if syntax.  then do                              /*are we handling  STDIN  thingy error?*/
                 if sigl==z.  then z..= 'terminal';    signal ..     /*is this a stdin ?*/
                 end                             /* [↑]   can't use a   RETURN   here.  */

                                 /*    ···  handle other REXX syntax errors here  ···   */
output   when using the default input:
output device: terminal

The following is the output when used with R4 REXX:

output   when using the default input:
Reading console input (Press Ctrl-Z to quit):
                                   ◄■■■■■■■■ user input (pressed ENTER)  
                                   ◄■■■■■■■■ user input (pressed ENTER a 2nd time)                          
output device: 6


f ="test.txt")
p f.isatty          # => false
p STDOUT.isatty     # => true


/* Uses C library interface */

extern crate libc;

fn main() {
    let istty = unsafe { libc::isatty(libc::STDOUT_FILENO as i32) } != 0;
    if istty {
        println!("stdout is tty");
    } else {
        println!("stdout is not tty");


Works with: Ubuntu version 14.04
import org.fusesource.jansi.internal.CLibrary._

object IsATty  extends App {

  var enabled = true

  def apply(enabled: Boolean): Boolean = {
    // We must be on some unix variant..
    try {
      enabled && isatty(STDOUT_FILENO) == 1
    catch {
      case ignore: Throwable =>


    println("tty " + apply(true))

Standard ML[edit]

val stdoutRefersToTerminal : bool = Posix.ProcEnv.isatty Posix.FileSys.stdout


To detect whether output is going to a terminal in Tcl, you check whether the stdout channel looks like a serial line (as those are indistinguishable from terminals). The simplest way of doing that is to see whether you can read the -mode or -xchar channel options, which are only present on serial channels:

set toTTY [dict exists [fconfigure stdout] -mode]
puts [expr {$toTTY ? "Output goes to tty" : "Output doesn't go to tty"}]

At the system call level, when Tcl is setting up the channels that correspond to the underlying stdout (and stdin and stderr) file descriptors, it checks whether the channels are network sockets (with getsockname()) or serial lines (with isatty()). This allows Tcl scripts to find out information about their calling environment (e.g., when they are run from inetd) with minimal code.


Assuming that the above script is stored in the file istty.tcl:

$ tclsh8.5 istty.tcl 
Output goes to tty
$ tclsh8.5 istty.tcl | cat
Output doesn't go to tty

Channel type discovery with older Tcl versions[edit]

Before Tcl 8.4, this discovery process is impossible; stdout always looks like it is going to a file. With 8.4, you can discover the channel type but you need slightly different (and less efficient, due to the thrown error in the non-tty case) code to do it.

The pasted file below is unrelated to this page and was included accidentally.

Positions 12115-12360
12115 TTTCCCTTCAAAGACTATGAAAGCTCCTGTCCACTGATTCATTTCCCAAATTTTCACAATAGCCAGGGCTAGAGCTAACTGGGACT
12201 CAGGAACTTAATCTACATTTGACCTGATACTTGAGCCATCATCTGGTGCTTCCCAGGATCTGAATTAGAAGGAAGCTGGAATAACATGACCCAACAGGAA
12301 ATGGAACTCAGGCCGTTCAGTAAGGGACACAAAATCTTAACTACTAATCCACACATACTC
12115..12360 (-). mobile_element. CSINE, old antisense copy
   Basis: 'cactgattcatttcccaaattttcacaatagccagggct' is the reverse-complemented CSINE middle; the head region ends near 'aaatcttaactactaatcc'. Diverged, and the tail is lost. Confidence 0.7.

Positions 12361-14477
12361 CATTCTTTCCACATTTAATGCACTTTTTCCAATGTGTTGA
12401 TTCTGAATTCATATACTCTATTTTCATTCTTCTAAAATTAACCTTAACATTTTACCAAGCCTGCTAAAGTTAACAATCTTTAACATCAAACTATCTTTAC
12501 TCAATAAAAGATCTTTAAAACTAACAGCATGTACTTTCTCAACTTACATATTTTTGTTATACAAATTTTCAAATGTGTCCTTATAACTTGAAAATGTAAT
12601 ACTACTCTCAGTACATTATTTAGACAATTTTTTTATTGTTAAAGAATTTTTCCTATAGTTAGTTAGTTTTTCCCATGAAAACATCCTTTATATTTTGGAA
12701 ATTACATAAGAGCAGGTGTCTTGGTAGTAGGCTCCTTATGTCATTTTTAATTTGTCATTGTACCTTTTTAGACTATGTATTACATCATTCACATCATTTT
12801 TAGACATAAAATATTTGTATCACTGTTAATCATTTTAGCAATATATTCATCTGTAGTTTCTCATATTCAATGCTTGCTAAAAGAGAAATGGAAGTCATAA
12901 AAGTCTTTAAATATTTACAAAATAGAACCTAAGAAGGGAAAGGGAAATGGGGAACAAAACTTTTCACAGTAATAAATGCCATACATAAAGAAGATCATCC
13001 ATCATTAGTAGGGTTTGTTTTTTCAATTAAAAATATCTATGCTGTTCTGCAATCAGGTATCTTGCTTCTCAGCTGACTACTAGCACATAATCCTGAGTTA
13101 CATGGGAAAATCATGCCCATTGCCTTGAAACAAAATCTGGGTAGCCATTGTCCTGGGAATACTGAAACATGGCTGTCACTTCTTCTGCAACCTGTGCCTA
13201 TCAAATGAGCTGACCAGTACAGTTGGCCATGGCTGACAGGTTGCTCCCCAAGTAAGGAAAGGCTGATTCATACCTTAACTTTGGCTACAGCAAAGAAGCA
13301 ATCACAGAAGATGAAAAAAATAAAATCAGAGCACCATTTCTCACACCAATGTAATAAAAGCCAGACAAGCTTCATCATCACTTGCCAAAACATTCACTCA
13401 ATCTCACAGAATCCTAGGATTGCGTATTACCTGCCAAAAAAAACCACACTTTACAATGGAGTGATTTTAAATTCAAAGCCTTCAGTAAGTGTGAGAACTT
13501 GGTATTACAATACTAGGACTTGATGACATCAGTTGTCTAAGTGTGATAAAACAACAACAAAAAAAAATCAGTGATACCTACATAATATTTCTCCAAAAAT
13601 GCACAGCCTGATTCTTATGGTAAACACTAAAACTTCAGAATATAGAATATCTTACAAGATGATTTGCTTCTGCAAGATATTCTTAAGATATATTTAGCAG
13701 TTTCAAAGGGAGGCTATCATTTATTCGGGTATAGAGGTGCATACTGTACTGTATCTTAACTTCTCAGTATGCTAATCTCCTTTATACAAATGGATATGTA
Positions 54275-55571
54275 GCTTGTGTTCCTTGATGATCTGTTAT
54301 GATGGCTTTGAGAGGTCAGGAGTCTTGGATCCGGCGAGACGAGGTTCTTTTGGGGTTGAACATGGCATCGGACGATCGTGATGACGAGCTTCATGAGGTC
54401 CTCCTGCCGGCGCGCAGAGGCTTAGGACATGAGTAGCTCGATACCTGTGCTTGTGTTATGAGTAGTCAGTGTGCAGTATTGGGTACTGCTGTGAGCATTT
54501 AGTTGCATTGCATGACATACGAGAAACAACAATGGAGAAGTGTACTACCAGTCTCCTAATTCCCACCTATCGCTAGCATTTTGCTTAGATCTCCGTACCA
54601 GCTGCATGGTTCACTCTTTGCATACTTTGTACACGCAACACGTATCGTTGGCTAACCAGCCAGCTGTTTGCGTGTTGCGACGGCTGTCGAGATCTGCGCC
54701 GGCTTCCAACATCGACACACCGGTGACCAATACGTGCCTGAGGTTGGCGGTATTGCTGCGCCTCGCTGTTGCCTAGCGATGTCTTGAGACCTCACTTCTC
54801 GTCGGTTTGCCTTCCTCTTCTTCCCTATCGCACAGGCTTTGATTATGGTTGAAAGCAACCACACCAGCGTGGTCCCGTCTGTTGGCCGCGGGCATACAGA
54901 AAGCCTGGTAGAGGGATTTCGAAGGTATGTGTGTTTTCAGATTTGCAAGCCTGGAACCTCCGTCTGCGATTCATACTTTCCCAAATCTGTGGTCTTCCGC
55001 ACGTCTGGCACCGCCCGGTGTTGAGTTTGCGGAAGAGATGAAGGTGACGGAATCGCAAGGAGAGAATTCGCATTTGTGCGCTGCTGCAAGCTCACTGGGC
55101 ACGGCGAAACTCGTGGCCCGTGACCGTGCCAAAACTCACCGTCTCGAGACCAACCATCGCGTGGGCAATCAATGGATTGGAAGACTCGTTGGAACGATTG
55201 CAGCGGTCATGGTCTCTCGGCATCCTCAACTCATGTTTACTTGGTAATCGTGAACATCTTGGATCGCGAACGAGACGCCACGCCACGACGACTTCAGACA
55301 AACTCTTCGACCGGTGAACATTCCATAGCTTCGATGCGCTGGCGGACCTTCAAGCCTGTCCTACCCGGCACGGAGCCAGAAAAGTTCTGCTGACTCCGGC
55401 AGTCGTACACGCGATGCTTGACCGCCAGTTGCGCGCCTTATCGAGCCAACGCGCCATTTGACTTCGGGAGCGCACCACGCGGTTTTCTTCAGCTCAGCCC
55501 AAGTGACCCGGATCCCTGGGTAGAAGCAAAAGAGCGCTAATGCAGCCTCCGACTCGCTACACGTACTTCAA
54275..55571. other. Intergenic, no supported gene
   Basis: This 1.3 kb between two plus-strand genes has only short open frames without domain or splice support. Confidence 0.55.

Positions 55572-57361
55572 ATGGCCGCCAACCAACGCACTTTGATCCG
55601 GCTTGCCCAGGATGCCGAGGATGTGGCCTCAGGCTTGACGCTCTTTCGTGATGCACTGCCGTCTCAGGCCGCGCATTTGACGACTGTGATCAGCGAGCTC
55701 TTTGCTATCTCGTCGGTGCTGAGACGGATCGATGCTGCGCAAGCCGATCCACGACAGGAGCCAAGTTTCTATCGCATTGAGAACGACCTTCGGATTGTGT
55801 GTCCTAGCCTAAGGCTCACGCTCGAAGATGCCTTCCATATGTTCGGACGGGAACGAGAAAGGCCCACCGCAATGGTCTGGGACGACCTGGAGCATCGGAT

set toTTY [expr {![catch {fconfigure stdout -mode}]}]

UNIX Shell[edit]


if [ -t 1 ]
   echo "Output is a terminal"
   echo "Output is NOT a terminal" >/dev/tty

Visual Basic .NET[edit]

Translation of: C#
Module Module1

    Sub Main()
        Console.WriteLine("Stdout is tty: {0}", Console.IsOutputRedirected)
    End Sub

End Module


Translation of: C

As there is currently no way to obtain this information via Wren CLI, we instead embed a Wren script in a C application and ask the host program to get it for us.

/* check_output_device_is_terminal.wren */

class C {
    foreign static isOutputDeviceTerminal

System.print("Output device is a terminal = %(C.isOutputDeviceTerminal)")

We now embed this Wren script in the following C program, compile and run it.

#include <stdlib.h>
#include <unistd.h>
#include <stdio.h>
#include <string.h>
#include "wren.h"

void C_isOutputDeviceTerminal(WrenVM* vm) {
    bool isTerminal = (bool)isatty(fileno(stdout));
    wrenSetSlotBool(vm, 0, isTerminal);

WrenForeignMethodFn bindForeignMethod(
    WrenVM* vm,
    const char* module,
    const char* className,
    bool isStatic,
    const char* signature) {
    if (strcmp(module, "main") == 0) {
        if (strcmp(className, "C") == 0) {
            if (isStatic && strcmp(signature, "isOutputDeviceTerminal") == 0) {
                return C_isOutputDeviceTerminal;
    return NULL;

static void writeFn(WrenVM* vm, const char* text) {
    printf("%s", text);

void errorFn(WrenVM* vm, WrenErrorType errorType, const char* module, const int line, const char* msg) {
    switch (errorType) {
        case WREN_ERROR_COMPILE:
            printf("[%s line %d] [Error] %s\n", module, line, msg);
            printf("[%s line %d] in %s\n", module, line, msg);
        case WREN_ERROR_RUNTIME:
            printf("[Runtime Error] %s\n", msg);

char *readFile(const char *fileName) {
    FILE *f = fopen(fileName, "r");
    fseek(f, 0, SEEK_END);
    long fsize = ftell(f);
    char *script = malloc(fsize + 1);
    fread(script, 1, fsize, f);
    script[fsize] = 0;
    return script;

int main() {
    WrenConfiguration config;
    config.writeFn = &writeFn;
    config.errorFn = &errorFn;
    config.bindForeignMethodFn = &bindForeignMethod;
    WrenVM* vm = wrenNewVM(&config);
    const char* module = "main";
    const char* fileName = "check_output_device_is_terminal.wren";
    char *script = readFile(fileName);
    WrenInterpretResult result = wrenInterpret(vm, module, script);
    switch (result) {
            printf("Compile Error!\n");
            printf("Runtime Error!\n");
    return 0;
$ ./check_output_device_is_terminal
Output device is a terminal = true

$ ./check_output_device_is_terminal > tmp
$ cat tmp
Output device is a terminal = false

$ ./check_output_device_is_terminal | cat
Output device is a terminal = false


On Unix, check to see if stdout's st_mode is a character device.

const S_IFCHR=0x2000;
fcn S_ISCHR(f){[4].bitAnd(S_IFCHR).toBool() }
$ zkl bbb  # from the command line
$ zkl bbb | more
$ zkl bbb > foo.txt
$ cat foo.txt